Every employer wants something different, making it a challenge to present yourself as the perfect candidate. Yet, simple missteps can consistently sabotage your job search. You might not even realize you're ruining your chances early in the hiring process. Expand your job search toolkit and get hired by avoiding these common mistakes.
1. Limiting Your Search to Open Jobs
Not all businesses advertise open positions, especially if they work exclusively with recruiters. If you only apply for jobs that are vacant, you miss out on competitive roles at top companies. Make a list of companies where you aspire to work, and send a resume with a letter of introduction. Taking initiative allows you to highlight your best qualities and accomplishments without focusing on one specific role. You could end up at the top of candidate list when the company starts hiring.
2. Writing a Fluffy Resume
Don't make it hard for hiring managers to piece together your skill set. Use your resume to give compelling examples of your skills and career choices. Cliché buzzwords and bland statements about your job duties don't differentiate you from other candidates. Provide evidence of your skills by highlighting what you accomplished or how your decisions solved a problem.
3. Restricting Your Search Methods
Try not to stay glued to job search sites, no matter how convenient it is to apply for jobs online. You can get ahead of other job seekers simply by finding creative, personalized ways to connect with employers. For example, one smart networking trick is to find out if your target companies have employee volunteer programs. That way, you can volunteer with the same organizations and build relationships organically.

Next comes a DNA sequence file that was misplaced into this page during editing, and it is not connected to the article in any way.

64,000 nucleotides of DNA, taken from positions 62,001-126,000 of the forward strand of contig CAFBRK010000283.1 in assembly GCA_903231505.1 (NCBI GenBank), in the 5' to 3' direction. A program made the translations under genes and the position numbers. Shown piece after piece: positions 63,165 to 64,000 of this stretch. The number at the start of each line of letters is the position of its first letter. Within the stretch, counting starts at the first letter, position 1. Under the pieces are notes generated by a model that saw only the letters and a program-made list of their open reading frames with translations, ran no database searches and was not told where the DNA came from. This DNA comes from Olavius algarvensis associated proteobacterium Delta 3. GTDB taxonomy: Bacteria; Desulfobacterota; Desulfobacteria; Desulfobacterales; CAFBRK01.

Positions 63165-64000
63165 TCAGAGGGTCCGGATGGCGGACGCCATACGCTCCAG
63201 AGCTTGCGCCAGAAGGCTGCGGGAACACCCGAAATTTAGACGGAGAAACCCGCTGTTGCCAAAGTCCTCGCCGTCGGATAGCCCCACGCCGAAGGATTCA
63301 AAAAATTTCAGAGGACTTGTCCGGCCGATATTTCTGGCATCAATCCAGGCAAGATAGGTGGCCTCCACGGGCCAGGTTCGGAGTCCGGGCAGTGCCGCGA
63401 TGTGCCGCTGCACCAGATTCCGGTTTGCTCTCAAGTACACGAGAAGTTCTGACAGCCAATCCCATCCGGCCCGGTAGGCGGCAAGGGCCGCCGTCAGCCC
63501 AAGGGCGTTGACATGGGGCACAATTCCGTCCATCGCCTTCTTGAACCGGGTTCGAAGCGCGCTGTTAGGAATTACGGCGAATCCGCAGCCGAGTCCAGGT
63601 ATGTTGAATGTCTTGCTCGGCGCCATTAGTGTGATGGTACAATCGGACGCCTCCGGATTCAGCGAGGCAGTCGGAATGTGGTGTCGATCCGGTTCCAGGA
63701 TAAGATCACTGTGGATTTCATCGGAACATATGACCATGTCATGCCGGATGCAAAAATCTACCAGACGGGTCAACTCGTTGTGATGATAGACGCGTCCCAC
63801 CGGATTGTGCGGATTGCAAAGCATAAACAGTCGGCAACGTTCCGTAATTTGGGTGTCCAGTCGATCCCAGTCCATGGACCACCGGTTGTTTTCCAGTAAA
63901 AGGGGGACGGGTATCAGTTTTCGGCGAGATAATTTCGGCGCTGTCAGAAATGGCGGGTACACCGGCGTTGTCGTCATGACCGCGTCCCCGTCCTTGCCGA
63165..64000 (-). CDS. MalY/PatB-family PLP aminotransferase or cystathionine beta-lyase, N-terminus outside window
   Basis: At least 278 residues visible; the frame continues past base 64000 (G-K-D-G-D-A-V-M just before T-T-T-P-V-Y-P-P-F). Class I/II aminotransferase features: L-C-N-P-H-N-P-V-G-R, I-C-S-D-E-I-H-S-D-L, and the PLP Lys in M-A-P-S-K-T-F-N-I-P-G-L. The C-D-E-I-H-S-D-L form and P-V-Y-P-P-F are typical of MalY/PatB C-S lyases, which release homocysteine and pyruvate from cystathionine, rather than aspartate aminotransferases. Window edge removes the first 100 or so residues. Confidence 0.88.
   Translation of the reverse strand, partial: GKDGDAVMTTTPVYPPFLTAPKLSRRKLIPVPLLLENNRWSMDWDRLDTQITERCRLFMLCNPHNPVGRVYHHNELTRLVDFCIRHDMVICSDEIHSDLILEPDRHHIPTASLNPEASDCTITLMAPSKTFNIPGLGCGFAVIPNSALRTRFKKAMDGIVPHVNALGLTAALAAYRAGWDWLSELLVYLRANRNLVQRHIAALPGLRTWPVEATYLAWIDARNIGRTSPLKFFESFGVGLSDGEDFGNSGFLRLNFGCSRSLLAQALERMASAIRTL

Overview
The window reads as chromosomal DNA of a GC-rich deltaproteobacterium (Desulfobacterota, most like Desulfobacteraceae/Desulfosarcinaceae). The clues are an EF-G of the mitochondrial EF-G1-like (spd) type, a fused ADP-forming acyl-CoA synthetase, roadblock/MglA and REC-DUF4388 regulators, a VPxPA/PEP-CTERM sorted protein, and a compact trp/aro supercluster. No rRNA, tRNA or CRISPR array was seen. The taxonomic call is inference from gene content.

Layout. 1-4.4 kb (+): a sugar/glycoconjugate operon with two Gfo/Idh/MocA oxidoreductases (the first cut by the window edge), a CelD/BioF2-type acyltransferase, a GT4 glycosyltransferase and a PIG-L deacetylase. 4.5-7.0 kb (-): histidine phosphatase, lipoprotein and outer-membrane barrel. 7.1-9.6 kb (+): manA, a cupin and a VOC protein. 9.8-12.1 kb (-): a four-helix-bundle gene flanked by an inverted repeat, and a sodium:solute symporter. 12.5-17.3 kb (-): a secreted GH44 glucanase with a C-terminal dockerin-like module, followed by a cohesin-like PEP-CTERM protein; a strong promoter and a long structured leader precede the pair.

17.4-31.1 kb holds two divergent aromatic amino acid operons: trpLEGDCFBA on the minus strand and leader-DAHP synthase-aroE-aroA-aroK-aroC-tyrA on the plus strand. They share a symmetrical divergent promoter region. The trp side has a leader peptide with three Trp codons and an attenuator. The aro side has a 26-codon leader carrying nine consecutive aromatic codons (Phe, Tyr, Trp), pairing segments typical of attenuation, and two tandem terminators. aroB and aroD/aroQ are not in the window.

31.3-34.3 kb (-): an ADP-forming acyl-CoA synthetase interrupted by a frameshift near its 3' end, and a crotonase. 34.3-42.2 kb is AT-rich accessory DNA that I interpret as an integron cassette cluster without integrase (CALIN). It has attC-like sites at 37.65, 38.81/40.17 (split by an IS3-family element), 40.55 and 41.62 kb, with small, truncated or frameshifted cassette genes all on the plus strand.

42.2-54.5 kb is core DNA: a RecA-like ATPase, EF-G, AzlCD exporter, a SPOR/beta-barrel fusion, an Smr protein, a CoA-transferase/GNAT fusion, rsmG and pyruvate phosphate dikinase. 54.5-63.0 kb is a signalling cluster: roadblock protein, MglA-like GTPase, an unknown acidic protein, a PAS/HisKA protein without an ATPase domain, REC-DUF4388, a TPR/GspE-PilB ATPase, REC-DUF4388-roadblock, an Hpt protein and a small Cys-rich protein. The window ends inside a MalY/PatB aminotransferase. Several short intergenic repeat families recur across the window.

4. Lying About Qualifications
Lying isn't worth the risk. Hiring managers aren't going to consider you for other positions if they believe you're dishonest, which hurts your job search in the long run. Not to mention, lack of experience usually comes out once you interview in person. And if you succeed at landing the job under false pretenses, you have to worry about getting caught for the rest of your employment.
5. Failing to Prepare References
References are a much-overlooked part of the job search. Both your professional contacts and portfolio should tie in with your resume. Don't assume your references know exactly what to say. Clue them in on the type of jobs you're pursuing and the type of skills or experiences they should emphasize to strengthen your candidacy.
6. Dressing Inappropriately
Your personal presentation sets the tone for an interview before you even say a word. Send the right message by researching the dress code at each company before interview day. Whether overdressed or underdressed, you come across as inattentive when you show up looking out of place in the company culture.
7. Ignoring Follow-Up Opportunities
Gain favor with hiring managers by following up with a thank-you note after interviewing. Employers are impressed by candidates who show genuine interest, as long as you don't overwhelm them with messages. If you don't hear back about the interview, try contacting the hiring manager by phone to reinforce your enthusiasm about the job.
Subtle improvements can boost your competitive advantage in a job search. By making smart choices, you encourage employers to pay attention to your strengths more than your weaknesses.
Photo courtesy of kate hiscock at Flickr.com